In the Press RSS

I feel like I’m free

22 Jul 2017
Waleed square

Much of the work we do involves hardship and conflict. And in fact, when Walid Abdelwahab (left) became a member last fall, he had been displaced from his spot, on the Upper West Side, by large concrete planters. The fancy condo had placed them there illegally. The local Council Member refused to get involved. The police even arrested him the first time he tried to go back to work. Luckily, SVP was able to help Walid return to work.

But this video, about Walid and his planter ordeal, fills us with positivity and hope. In fact, for all the struggles, most vendors are like Walid. Wherever they came from, they are proud of the United States and happy to live in New York. They love their jobs and the freedom that comes with being your own boss. They love contributing to the communities where they work. They get up each day smiling and hoping for good weather and strong sales. Despite the struggle, that should make us all feel good!

We are small business!

14 Jun 2017
uSBNYC

Everyone says they support small businesses! Politicians love to put together small business panels and issue reports. But when it really comes down to it, most small businesses in NYC have one big problem — the real estate industry. High rents keep all but the very few street vendors from opening brick-and-mortars in the first place. And even for long-time shopkeepers, landlords love to double or triple the rent, forcing them out.  Many real estate companies would rather sit on vacant spaces, taking a tax write off, than rent out those spaces to deserving mom and pops.

Finally, a coalition of small businesses has formed called United for Small Business NYC (USBnyc). Today at City Hall the coalition announced its four-point platform, which includes a tax on landlords that warehouse spaces for more than six months. Like the bodega owner, restaurateur, or shoe shine man (or woman) we share a common struggle for space in this high-priced city. Our members were proud to attend and lend their voices to this important cause, and we will keep working with groups like ANHD, NWBCC, and WHEDco to advance this agenda. Read the Crains coverage here.

Safe spaces to work

5 May 2017
#JusticeforSouleymane square

Working by yourself on the public sidewalk, as vendors do each day, carries many safety risks we don’t always consider. You might get robbed. You might get arrested by ICE, and end up deported. You might get beaten by authorities. You might get struck by a runaway vehicle.

Or you might get viciously assaulted by a gang of criminals, as happened to long-time SVP member Souleymane Porgo this week. Porgo, an immigrant from Burkina Faso, has sold books and handbags in the South Bronx for many years to support his wife and two young daughters. All of whom were near his table on Tuesday afternoon when one man tried to steal Souleymane’s merchandise, then returned with four friends. Souleymane’s attack, captured in a disturbing video, has left him in a coma, in the hospital, with a fractured skull.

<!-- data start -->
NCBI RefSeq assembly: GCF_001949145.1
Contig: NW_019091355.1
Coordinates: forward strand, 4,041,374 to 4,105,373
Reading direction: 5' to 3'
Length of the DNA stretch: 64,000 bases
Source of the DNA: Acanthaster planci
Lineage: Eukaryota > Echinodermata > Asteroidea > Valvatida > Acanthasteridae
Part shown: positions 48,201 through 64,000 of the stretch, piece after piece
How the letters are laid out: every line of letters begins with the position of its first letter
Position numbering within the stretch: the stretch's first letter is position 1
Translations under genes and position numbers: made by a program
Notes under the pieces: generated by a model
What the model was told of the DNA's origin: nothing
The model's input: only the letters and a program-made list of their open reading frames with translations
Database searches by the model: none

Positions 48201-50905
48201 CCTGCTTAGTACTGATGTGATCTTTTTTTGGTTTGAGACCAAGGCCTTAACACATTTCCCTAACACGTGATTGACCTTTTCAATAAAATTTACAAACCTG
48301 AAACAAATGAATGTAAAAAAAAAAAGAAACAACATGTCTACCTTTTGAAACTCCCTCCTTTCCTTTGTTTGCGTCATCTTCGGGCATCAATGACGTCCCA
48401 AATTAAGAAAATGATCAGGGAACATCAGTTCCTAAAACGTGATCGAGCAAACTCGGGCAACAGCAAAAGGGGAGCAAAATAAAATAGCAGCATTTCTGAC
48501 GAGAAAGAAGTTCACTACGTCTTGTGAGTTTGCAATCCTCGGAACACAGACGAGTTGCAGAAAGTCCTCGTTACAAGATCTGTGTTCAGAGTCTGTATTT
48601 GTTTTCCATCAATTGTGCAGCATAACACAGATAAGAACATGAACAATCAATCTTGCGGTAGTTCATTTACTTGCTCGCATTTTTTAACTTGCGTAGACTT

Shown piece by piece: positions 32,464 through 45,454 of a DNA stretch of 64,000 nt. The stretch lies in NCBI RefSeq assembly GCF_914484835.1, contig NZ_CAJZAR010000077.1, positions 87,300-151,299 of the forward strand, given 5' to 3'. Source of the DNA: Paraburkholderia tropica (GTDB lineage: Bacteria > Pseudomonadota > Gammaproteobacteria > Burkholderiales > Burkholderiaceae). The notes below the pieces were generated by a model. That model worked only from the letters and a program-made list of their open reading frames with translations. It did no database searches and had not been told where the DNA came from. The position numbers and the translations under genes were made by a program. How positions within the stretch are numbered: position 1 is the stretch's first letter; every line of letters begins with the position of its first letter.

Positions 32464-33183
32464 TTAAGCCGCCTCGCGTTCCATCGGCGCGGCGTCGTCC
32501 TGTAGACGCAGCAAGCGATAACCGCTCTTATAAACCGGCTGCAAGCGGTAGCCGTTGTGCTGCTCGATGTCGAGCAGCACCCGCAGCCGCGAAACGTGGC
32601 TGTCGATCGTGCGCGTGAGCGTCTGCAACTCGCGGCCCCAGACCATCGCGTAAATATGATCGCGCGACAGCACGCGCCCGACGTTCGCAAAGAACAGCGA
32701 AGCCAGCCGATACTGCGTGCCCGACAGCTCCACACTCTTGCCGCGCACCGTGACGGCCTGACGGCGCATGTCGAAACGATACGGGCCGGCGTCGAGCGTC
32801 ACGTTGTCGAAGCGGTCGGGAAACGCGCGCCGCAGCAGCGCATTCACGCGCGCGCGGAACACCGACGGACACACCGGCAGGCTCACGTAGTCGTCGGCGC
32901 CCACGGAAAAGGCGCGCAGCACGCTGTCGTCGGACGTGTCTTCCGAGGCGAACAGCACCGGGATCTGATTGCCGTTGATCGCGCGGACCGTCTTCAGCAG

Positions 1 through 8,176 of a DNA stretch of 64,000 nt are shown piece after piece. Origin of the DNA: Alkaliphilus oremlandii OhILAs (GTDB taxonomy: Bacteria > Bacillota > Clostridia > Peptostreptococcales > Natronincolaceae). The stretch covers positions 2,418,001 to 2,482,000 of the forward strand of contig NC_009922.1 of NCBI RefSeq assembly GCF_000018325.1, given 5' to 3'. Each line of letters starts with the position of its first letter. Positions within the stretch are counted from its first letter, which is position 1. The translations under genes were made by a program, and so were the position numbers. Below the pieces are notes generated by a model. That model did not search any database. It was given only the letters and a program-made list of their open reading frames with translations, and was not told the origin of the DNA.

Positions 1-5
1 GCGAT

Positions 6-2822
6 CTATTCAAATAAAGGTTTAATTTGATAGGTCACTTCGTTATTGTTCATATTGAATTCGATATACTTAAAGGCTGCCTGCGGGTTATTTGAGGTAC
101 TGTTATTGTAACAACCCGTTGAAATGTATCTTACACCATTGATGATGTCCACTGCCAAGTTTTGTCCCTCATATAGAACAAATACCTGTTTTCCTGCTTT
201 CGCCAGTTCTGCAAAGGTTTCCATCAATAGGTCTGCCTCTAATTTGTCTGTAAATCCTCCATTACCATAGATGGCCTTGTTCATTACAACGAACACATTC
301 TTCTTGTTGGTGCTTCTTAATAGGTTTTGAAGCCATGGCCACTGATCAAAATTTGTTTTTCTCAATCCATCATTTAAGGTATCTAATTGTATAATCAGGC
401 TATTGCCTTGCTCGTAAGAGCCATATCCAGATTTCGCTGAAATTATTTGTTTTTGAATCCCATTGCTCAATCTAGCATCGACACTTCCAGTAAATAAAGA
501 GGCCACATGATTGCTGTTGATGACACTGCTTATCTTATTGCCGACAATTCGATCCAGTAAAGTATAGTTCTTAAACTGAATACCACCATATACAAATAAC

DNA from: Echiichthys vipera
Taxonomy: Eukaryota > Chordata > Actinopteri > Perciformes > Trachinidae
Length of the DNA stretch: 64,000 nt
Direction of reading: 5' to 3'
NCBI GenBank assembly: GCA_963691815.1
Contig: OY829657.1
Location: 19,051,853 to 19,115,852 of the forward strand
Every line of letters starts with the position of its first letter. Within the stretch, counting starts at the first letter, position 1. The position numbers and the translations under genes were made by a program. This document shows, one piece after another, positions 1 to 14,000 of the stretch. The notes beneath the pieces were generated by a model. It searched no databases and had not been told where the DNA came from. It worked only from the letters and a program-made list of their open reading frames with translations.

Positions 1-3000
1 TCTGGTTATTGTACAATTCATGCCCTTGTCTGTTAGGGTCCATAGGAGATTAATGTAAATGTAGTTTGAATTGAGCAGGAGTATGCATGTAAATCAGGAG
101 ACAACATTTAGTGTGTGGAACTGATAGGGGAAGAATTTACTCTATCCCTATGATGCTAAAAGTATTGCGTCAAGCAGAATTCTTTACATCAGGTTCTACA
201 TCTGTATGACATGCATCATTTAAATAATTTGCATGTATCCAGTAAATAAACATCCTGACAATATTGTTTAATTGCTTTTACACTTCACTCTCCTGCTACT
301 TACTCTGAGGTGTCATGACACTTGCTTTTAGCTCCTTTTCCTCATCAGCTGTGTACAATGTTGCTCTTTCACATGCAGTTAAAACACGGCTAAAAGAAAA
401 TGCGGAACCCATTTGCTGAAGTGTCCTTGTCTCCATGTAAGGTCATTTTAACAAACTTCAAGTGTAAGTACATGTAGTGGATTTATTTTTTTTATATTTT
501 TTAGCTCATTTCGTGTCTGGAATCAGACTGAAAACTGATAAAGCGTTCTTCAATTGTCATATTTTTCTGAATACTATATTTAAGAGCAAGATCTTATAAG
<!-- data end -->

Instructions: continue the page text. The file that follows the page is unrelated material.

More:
While we think about what real safety means, all we can do is hope that Souleymane recovers, and that his attackers are captured and brought to justice. In the meantime, we have launched a Go Fund Me campaign to help his family a bit during this difficult time.

Listen up, Mayor de Blasio!

5 Apr 2017
Ydanis square

Any progressive Mayor who claims to stand up for immigrants and small business owners needs to support street vendors. Sadly, we still don’t know Mayor de Blasio’s stance on Intro 1303. His administration said they would be done with their study by January 1, but here we are in April, and guess what? No study.

So last week we attended a town hall in Corona, Queens to ask the Mayor himself.  SVP member Evelia raised her hand and asked the Mayor what was up. His response was somewhat disappointing, but we are hopeful that with some education and advocacy from the Council, and a bit more pressure, he will agree that it is better to legalize vendors than keep arresting them!

To demonstrate our resolve, a few dozen SVP members lined up outside City Hall yesterday to request vending permits from the Mayor himself (at least a cardboard cut-out of him!). It was moving to hear what vendors would say to the Mayor himself. And inspiring that several Council Members came to support us. Check out the photos and the press we received in Spanish and Chinese.

Waiting, we keep fighting

23 Feb 2017
Claudia event 1 square

Campaigns can take a long time to win. The key is to stay patient while working tenaciously every day to get one step closer to the goal.

One person who worked tenaciously every day on the #LiftTheCaps campaign was vendor Claudia Lopez, who passed away one year ago this week. On Monday, we gathered at her old vending spot in Corona to remember Claudia and also call attention to the fact that thousands of other vendors are still waiting for the city to take action.  Thanks to all who attending this poignant event, coverage of which is here and here and here.